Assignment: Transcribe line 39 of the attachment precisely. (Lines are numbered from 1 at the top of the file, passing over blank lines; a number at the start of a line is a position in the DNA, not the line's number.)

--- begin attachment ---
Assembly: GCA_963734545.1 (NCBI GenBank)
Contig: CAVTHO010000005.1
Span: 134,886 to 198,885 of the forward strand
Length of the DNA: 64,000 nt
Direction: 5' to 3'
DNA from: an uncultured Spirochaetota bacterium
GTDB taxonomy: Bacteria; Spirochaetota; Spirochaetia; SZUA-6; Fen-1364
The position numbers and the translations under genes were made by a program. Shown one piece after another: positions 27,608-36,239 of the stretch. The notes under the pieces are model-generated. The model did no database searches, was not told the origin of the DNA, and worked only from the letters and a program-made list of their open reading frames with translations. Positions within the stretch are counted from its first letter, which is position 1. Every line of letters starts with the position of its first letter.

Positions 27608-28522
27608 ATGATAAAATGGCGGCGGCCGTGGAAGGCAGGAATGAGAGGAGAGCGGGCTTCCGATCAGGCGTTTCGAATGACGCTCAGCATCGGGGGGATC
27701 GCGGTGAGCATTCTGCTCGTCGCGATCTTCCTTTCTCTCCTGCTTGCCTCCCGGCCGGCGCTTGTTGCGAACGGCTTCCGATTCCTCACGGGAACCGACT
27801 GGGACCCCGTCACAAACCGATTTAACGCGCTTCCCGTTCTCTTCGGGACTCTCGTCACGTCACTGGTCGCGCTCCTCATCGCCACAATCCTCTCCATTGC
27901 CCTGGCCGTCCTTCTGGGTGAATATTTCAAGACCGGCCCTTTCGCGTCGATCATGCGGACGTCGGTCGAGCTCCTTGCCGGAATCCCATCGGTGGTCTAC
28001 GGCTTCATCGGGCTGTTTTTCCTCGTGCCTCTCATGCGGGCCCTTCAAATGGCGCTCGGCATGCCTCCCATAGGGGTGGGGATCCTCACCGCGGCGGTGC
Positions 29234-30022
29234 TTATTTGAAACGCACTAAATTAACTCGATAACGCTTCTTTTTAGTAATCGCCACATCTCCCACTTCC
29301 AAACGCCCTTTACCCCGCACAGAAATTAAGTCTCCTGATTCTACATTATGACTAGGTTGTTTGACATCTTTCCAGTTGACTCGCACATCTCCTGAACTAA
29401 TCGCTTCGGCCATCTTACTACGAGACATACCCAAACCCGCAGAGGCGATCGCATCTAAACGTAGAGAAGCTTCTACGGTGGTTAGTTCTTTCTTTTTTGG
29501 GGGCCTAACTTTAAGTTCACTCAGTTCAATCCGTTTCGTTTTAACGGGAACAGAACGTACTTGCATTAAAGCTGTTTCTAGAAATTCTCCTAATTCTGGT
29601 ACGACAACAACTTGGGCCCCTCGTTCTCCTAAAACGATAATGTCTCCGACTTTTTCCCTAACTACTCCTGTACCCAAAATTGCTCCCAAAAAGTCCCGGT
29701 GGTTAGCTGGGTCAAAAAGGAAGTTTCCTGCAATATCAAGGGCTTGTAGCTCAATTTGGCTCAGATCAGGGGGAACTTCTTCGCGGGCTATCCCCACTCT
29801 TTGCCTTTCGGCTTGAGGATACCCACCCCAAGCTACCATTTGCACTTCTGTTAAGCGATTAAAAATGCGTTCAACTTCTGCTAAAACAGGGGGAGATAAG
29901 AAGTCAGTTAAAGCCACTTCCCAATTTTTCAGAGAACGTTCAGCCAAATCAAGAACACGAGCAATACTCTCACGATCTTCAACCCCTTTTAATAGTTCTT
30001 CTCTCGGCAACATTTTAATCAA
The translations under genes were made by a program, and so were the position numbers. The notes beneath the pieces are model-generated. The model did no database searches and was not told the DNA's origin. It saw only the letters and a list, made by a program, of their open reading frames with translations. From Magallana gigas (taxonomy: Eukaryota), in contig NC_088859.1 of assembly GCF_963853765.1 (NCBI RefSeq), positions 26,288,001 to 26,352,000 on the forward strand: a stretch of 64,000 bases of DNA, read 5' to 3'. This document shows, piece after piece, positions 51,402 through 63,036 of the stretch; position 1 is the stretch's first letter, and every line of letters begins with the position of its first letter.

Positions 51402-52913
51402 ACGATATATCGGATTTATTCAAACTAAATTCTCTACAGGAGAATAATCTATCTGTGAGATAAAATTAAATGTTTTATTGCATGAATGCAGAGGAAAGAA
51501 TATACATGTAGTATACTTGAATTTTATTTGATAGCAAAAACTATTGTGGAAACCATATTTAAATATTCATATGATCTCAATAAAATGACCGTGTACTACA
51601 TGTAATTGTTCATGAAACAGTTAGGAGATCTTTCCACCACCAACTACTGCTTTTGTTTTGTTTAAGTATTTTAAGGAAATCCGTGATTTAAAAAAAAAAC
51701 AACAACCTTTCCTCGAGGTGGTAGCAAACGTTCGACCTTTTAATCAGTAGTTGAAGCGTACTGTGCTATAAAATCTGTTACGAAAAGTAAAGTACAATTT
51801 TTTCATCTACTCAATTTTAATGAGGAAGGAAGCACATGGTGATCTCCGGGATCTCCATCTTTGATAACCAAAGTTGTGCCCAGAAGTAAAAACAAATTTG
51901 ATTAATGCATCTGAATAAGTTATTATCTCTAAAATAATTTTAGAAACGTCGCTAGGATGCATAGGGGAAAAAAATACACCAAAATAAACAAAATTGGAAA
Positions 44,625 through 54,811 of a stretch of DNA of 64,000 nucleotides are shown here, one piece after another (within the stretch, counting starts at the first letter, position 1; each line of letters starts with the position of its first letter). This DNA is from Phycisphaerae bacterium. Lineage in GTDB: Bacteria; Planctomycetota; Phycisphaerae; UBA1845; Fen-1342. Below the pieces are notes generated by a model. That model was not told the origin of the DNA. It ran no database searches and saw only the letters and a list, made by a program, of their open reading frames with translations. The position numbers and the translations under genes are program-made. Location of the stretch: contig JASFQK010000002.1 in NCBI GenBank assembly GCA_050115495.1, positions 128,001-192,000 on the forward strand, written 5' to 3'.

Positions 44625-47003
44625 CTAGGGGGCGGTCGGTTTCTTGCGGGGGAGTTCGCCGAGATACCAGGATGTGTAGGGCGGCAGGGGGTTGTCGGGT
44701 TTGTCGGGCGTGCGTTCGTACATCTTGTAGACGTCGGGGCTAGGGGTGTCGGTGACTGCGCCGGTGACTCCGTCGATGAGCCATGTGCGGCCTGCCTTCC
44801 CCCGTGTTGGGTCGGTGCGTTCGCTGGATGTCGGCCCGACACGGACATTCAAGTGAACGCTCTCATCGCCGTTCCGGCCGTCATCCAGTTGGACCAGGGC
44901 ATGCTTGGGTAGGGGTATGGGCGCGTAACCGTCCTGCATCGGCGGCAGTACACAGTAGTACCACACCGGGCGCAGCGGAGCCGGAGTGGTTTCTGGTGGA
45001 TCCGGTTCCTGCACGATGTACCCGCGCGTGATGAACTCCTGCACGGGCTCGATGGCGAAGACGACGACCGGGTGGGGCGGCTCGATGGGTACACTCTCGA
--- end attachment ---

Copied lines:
45001 TCCGGTTCCTGCACGATGTACCCGCGCGTGATGAACTCCTGCACGGGCTCGATGGCGAAGACGACGACCGGGTGGGGCGGCTCGATGGGTACACTCTCGA